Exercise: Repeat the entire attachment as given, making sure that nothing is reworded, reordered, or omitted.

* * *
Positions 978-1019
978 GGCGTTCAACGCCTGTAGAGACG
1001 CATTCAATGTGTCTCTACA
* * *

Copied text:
Positions 978-1019
978 GGCGTTCAACGCCTGTAGAGACG
1001 CATTCAATGTGTCTCTACA